riet. Another little Harriet born three years before
had died when only one month old, and the fourth
daughter was named, in memory of this sister, Harriet
Elizabeth Beecher. Just two years after Harriet was
born, in the same month, another brother, Henry Ward,



Z CHILDHOOD.

was welcomed to the family circle, and after him came
Charles, the last of Roxanna Beecher's children.

The first memorable incident of Harriet's life was the
death of her mother, which occurred when she was four
years old, and which ever afterwards remained with
her as the tenderest, saddest, and most sacred memory
of her childhood. Mrs. Stowe's recollections of her
mother are found in a letter to her brother Charles, af-
terwards published in the " Autobiography and Corre-
spondence of Lyman Beecher." She says : —

" I was between three and four years of age when
our mother died, and my personal recollections of her
are therefore but few. But the deep interest and
veneration that she inspired in all who knew her were
such that during all my childhood I was constantly
hearing her spoken of, and from one friend or another
some incident or anecdote of her life was constantly
being impressed upon me.

" Mother was one of those strong, restful, yet widely
sympathetic natures in whom all around seemed to find
comfort and repose. The communion between her and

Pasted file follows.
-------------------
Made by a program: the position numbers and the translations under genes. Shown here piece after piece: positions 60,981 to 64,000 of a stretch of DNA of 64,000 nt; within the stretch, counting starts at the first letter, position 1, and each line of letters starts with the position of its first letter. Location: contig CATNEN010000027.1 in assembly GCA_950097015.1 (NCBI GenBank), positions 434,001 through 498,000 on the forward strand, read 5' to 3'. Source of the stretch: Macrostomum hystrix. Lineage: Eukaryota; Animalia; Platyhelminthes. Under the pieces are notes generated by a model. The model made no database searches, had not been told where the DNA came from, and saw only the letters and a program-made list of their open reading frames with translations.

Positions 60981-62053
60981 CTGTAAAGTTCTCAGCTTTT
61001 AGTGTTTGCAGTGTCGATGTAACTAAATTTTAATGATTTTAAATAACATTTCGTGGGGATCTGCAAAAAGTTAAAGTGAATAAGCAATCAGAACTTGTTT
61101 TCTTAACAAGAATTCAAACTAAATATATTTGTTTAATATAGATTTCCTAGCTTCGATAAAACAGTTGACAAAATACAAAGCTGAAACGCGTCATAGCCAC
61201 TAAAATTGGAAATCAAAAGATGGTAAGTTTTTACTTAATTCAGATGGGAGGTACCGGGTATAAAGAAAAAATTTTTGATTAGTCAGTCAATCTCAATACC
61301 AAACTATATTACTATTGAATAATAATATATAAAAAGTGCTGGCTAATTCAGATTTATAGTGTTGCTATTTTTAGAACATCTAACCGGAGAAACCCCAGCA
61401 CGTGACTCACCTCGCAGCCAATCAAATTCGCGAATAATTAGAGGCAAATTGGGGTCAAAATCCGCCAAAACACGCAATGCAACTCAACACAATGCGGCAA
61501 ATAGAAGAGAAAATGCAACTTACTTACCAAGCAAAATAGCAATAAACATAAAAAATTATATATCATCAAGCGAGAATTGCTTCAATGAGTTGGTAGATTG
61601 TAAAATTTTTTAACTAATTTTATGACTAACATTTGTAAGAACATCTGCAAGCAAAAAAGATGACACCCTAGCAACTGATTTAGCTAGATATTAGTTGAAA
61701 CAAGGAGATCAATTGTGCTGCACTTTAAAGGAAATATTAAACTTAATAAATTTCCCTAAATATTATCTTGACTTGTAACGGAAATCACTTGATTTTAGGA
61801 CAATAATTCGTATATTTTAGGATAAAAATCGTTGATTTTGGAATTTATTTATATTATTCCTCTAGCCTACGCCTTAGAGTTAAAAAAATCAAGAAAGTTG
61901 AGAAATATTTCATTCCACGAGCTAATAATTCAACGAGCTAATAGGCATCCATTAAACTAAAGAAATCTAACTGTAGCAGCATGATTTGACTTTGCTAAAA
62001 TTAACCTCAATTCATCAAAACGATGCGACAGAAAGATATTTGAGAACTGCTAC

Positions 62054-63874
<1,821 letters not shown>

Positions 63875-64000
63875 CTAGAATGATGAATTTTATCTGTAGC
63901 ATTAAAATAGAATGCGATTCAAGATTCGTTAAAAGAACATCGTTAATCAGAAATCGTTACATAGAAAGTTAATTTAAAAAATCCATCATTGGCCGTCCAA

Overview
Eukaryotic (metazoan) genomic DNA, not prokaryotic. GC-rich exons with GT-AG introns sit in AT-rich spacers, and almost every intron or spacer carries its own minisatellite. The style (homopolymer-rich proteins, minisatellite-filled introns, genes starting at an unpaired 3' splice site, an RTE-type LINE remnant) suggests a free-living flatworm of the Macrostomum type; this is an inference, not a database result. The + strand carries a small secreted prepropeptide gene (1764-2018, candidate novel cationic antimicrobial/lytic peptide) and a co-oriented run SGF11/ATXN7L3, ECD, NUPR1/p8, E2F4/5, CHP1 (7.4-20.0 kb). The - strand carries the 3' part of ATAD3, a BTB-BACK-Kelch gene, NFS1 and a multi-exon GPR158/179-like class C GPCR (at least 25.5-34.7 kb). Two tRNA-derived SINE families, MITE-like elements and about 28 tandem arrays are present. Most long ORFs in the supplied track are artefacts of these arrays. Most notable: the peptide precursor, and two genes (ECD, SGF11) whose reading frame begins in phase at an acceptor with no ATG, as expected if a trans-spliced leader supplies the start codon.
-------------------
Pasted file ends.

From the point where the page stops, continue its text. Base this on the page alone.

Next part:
my father was a peculiar one. It was an intimacy
throughout the whole range of their being. There
was no human mind in whose decisions he had greater
confidence. Both intellectually and morally he re-
garded her as the better and stronger portion of him-
self, and I remember hearing him say that after her
death his first sensation was a sort of terror, like that
of a child suddenly shut out alone in the dark.

" In my own childhood only two incidents of my
mother twinkle like rays through the darkness. One
was of our all running and dancing out before her



HER MOTHER. 6

from the nursery to the sitting-room one Sabbath morn-
ing, and her pleasant voice saying after us, ' Remember
the Sabbath clay to keep it holy, children.'

" Another remembrance is this : mother was an en-
thusiastic horticulturist in all the small ways that lim-
ited means allowed. Her brother John in New York
had just sent her a small parcel of fine tulip-bulbs.
I remember rummaging these out of an obscure corner
of the nursery one day when she was gone out, and •